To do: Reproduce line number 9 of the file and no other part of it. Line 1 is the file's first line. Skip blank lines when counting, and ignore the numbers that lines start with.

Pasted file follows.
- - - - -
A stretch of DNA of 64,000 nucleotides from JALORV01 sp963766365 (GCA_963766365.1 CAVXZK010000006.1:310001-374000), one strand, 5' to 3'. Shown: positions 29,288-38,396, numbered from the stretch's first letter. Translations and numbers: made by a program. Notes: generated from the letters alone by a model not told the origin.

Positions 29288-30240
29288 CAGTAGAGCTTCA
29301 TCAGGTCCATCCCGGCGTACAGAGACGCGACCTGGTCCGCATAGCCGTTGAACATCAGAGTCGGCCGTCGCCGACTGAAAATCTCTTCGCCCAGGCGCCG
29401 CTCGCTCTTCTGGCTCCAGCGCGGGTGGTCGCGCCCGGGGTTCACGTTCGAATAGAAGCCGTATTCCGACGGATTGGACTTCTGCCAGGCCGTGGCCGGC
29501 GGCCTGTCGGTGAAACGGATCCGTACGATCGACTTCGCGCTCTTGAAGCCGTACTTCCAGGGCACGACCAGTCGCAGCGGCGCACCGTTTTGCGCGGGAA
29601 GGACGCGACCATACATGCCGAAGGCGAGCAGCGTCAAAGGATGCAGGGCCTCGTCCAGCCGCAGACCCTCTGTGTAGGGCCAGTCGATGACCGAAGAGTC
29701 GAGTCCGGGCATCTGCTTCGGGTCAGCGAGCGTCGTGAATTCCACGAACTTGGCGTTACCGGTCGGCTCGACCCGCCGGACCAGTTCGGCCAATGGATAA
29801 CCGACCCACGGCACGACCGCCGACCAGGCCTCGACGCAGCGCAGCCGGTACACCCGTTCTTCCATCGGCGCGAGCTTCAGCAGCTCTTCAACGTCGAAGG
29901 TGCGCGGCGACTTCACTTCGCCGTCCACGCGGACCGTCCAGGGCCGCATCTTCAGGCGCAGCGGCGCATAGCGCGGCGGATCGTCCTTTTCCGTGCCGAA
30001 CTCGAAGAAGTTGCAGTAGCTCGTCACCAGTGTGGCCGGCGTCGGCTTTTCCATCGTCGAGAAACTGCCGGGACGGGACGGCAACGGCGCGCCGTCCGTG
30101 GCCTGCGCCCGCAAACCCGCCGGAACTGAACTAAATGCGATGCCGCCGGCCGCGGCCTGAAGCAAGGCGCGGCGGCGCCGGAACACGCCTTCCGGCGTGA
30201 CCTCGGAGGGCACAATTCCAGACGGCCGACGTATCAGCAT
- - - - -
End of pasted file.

29801 CCGACCCACGGCACGACCGCCGACCAGGCCTCGACGCAGCGCAGCCGGTACACCCGTTCTTCCATCGGCGCGAGCTTCAGCAGCTCTTCAACGTCGAAGG